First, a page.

An estate may claim a net operating loss deduction. This is calculated in the same manner as for individuals, except an estate cannot use the income distribution deduction or charitable deduction in calculating its loss or loss carryover.[15]

An estate may also deduct losses from the sale of property. No loss is allowed for sales to beneficiaries as the estate and beneficiaries are treated as related persons. This loss disallowance does not apply to sales made to satisfy a cash bequest.

No deduction is permitted for dependents of the decedent or any carryover losses incurred by the decedent before death. An estate may claim a deduction for income in respect of a decedent included in both the estate’s gross income and a federal estate tax return.[16]

This deduction is only available in the same year in which the income is received by the estate. Income in respect of a decedent received by the estate is reduced by any distributions to beneficiaries. The beneficiary rather than the estate is then entitled to any estate tax deduction. The estate is also allowed all other ordinary deductions not properly included on the individuals final return.

Expenses of administering an estate are deductable either for federal estate tax purposes or income tax purposes. If such a deduction is taken in calculating the estate’s income, the representative must file a statement waiving it for federal estate tax purposes.[17] Taxes, interest, business expenses and other items accrued at death may be deducted for both estate tax purposes and income tax purposes as deductions in respect of a decedent.[18]

Such items not accrued at the date of death qualify as administrative expenses and only a single deduction is permitted. Administrative expenses allocable to an estate’s tax-exempt income are only deductible on the federal estate tax return. If estate taxes are paid in installments, the estate may not deduct associated interest.

A deduction is available to the estate for any income distributed to beneficiaries.[19] The income distribution deduction includes any income that must be currently distributed even if it is not actually distributed in the current year. For amounts not required to be paid under the terms of the will or local law, only amounts actually distributed may be deducted.

A representative may elect to treat distributions paid or credited within 65 days of the end of the estate’s tax year as having been paid or credited on the final day of that tax year. If title to real estate passes directly to beneficiaries, then its value is excluded from any amount distributed. Property distributed in kind is deducted based on the lesser of the estate’s basis or fair market value.

The income distribution deduction is limited to the estate’s distributable net income.[20] Distributable net income equals the estate’s taxable income, excluding the income distribution deduction, with several modifications. Tax-exempt interest is included but is reduced by related expenses used to make charitable contributions. All other items of tax-exempt income not included in the estate’s gross income are excluded. The $600 exemption deduction is also not included.[21]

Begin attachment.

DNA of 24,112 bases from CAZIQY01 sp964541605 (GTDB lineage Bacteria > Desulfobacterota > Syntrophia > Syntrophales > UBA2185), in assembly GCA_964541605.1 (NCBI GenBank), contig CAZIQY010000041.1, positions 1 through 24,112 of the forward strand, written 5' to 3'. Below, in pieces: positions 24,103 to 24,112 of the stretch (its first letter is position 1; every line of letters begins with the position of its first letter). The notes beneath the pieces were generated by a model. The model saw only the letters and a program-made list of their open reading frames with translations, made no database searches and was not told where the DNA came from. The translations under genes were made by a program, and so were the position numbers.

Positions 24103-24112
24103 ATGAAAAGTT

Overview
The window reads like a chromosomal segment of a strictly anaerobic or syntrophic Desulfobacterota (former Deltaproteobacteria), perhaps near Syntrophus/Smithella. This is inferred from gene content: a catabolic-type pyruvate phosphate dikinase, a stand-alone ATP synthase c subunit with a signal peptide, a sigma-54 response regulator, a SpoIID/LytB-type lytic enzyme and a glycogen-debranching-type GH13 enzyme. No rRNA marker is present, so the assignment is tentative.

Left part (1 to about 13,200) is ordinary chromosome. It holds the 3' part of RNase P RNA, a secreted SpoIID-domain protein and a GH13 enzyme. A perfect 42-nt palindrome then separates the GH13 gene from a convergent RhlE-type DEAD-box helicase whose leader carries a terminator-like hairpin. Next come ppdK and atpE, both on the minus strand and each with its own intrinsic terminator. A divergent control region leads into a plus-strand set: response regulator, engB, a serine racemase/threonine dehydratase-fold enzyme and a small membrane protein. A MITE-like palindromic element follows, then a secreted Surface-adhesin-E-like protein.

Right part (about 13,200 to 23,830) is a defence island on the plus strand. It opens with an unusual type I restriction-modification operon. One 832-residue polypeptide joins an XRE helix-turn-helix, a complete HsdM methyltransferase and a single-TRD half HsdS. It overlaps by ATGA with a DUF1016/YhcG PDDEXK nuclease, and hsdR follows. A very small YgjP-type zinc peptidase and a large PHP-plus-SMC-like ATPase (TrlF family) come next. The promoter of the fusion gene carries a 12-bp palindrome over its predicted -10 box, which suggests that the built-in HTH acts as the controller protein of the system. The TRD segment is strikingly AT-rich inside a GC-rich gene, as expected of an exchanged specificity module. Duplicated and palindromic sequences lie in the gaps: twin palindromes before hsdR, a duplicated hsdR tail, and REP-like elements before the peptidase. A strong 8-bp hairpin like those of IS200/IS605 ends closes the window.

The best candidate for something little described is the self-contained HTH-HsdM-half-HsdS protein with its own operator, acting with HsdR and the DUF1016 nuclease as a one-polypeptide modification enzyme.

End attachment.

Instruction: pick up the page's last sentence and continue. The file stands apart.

Capital gains may be included in distributable net income only under any one of the following conditions:

  • If capital gain is allocated to income of the estate by the will or local law;
  • The gain is allocated to the principal of the estate and actually distributed to beneficiaries during the tax year;
  • The gain is used to determine the amount actually distributed or must be distributed; or
  • Capital gains are used to make charitable contributions.[22]

Capital losses are excluded unless used to calculate capital gain that is distributed or must be distributed. If the estate has multiple beneficiaries, then the separate share of each beneficiary is treated as a separate estate solely for determining distributable net income allocated to each share.[23] Distributable net income is allocated based on each share’s portion of gross income and deductions.

A representative must use a reasonable and equitable method in making allocations. Gross income is allocated based on the income each share is entitled to under the will or local law, including non-cash items.

Income in respect of a decedent is allocated based on the amount of a beneficiary’s share that could potentially be funded with this income. A separate share exists if the economic interests of one beneficiary are unaffected by the economic interests of another beneficiary. A bequest of a specific sum of money or property is not a separate share. [24]

A distribution is not deductible by the estate and is excluded from a beneficiary’s net income if the distribution is required by the terms of the will, a gift or bequest of a specific sum of money or property, and is paid in three or fewer installments under the terms of the will.[25]